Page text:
Here are three blogs from people who have heard the call and are sharing their own perspectives.

The Challenge Oriented Learner

I always have a soft spot for native English speakers who live in a country where they don't have to learn a foreign language to get by in the world. These learners choose to learn foreign languages for really interesting reasons, like personal growth. Bill from HowToLanguages is an amazing example of this. He started learning German as a personal challenge, and if you are looking for someone who sets a goal and works towards it consistently, this is your man.

You can follow the blog at HowToLanguages. Here are some posts I really liked:

And Bill also posts several reviews, for example round-up one (Pimsleur is pretty American, but UK learners who are keen can find them on Amazon or Ebay too, or try Michel Thomas which is a similar concept). Like me, he is a fan of Teach Yourself for advanced learners.

The Introspective Learner

The second Blog to Watch is called The Foreign Language Learning Challenge, and features a great array of posts. It's fairly new so you won't lose hours to an extensive archive, but what I like about this one is that the posts are a mix of introspective (if short) pieces which really made me think, and actionable instructions.

You can follow this blog at The Foreign Language Learning Challenge and check out:


The Compassionate Language Learner

We have featured two sort-of typical language bloggers so far: results-oriented, confident and....male! But J, author of the Compassionate Language Learner is different. I met them as a participant in my great 50 Calls Project, where we shared stories of language learning as a female, someone who makes their own labels and maybe rejects some of that polyglot circus.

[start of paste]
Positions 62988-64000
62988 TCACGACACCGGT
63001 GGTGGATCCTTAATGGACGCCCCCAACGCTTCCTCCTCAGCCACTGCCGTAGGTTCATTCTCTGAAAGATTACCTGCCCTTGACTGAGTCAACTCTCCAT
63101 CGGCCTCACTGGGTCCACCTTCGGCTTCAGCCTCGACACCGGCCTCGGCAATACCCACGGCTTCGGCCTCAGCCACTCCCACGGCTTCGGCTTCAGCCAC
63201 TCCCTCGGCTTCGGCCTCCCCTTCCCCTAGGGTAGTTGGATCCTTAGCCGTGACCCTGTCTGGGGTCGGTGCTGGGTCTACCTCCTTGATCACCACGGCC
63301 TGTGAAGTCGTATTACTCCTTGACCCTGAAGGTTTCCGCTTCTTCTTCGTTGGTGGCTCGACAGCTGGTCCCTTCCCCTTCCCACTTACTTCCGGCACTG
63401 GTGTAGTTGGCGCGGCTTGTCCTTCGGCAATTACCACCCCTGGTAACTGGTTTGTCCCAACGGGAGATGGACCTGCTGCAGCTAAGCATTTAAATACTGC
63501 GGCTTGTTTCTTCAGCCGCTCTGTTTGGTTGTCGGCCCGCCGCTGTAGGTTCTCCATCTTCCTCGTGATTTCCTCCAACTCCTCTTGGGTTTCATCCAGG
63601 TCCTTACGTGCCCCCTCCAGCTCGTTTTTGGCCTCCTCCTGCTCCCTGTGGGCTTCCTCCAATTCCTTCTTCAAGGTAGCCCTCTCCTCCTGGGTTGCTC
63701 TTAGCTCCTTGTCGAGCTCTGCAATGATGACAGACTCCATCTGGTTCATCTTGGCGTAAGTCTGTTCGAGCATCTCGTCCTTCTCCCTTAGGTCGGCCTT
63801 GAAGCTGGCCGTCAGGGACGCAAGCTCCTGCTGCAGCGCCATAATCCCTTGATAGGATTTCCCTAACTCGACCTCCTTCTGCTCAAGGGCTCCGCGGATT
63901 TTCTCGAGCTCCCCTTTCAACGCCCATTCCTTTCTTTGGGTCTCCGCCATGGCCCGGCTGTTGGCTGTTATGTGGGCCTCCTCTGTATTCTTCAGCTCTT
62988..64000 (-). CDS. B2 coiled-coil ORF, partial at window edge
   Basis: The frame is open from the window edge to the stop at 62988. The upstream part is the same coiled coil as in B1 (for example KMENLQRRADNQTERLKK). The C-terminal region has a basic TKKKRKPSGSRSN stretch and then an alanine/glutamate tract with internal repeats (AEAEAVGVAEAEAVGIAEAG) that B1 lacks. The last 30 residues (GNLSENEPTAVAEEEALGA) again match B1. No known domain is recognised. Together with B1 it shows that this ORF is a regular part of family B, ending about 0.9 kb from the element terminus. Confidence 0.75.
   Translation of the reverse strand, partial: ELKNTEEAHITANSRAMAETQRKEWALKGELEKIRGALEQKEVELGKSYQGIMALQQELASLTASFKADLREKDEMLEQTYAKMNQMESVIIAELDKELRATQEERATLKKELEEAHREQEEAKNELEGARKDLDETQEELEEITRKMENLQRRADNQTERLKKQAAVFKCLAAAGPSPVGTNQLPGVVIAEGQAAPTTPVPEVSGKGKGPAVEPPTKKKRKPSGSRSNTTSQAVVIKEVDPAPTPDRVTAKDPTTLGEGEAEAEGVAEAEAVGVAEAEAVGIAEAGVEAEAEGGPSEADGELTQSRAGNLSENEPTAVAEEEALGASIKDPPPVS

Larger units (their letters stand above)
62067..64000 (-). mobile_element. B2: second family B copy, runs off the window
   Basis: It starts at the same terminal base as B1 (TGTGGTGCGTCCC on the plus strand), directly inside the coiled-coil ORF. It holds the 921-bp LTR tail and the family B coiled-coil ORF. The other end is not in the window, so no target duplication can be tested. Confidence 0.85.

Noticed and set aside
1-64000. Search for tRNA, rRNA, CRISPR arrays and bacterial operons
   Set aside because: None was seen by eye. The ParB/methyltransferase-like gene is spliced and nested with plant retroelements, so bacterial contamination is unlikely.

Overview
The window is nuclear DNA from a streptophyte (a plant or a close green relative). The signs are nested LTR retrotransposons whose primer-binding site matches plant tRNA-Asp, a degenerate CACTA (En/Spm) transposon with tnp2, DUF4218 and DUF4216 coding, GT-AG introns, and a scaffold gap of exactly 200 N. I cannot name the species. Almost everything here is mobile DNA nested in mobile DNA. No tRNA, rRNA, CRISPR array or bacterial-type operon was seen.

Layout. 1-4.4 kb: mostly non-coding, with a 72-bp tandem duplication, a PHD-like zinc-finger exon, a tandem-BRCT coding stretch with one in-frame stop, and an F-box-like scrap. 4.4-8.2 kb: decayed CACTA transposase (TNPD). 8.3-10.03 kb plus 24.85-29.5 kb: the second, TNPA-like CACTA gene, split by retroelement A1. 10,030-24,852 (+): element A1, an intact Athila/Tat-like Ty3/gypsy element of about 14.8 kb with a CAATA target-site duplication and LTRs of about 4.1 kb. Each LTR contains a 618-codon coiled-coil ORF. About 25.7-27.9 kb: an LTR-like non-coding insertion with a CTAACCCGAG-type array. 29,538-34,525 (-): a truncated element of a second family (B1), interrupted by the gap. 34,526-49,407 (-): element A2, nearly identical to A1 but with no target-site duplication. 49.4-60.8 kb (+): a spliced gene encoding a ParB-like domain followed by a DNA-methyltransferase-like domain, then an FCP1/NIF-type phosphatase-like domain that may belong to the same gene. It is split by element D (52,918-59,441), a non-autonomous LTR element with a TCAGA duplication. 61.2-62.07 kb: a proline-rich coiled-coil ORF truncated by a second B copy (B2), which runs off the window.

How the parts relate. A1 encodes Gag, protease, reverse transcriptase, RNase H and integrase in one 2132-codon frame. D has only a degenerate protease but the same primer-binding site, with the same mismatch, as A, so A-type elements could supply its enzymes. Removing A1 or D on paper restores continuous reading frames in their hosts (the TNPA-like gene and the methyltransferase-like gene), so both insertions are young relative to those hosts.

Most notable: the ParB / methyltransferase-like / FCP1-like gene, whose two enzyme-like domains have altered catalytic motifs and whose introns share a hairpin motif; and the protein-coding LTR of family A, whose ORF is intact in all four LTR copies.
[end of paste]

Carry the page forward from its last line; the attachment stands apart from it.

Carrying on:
The Compassionate Language Learner is a blog with a unique perspective. What's it like to learn a language when your mind won't always do what you like it to do? How can a challenge's dark sides -- the guilt, the pressure, the sadness -- be overcome? J, I am so excited to hear more from you as a language blogger and I hope you'll be sharing more with us in future.

Support New Language Bloggers

I urge you to go and leave a comment on these new bloggers' little spaces on the internet. In this world where we can all have our little online corner, it's great to know that someone values what you are saying. Blogging is all about keeping going, and sharing what you can share.

Are you a language blogger? Do you write about other things? More of an instagrammer? I'd love to hear from you in the comments below.

New Podcast! André Klein On Storytelling and Being Creative as a Learner

The new Fluent Language Podcast is out now, and I'll be sharing an inspiring interview with author André Klein. We discussed so much - freedom, creativity and other big ideas. Find out how to make things real for you.

Now on Stitcher

If you're using Stitcher, you can now find the Creative Language Learning Podcast on there too. Make it a star by giving it some stars! Here's an easy link to Stitcher's website.

Sample Book Chapter: Mastering Writing In Another Language

The following text is a sample chapter from Fluency Made Achievable, one of the new Fluent Guides which are out just now! You can order the combo pack of both guides through my website now to gain confidence, improve techniques and become a successful language learner. 

Click here to find out all about the books.

Writing Training: Composition Tricks for Writing in a Foreign Language

For many language learners, writing is one of the most important ways that they connect with the outside world. You start the day updating your status on Facebook, maybe you sit in an office typing emails or you have to produce reports and essays for your studies. Recently, I had the pleasure of running a special writing-focused German class with one of my students. We looked how written language changes depending on the situation, how pronunciation and spelling are related and where to put all those pesky commas.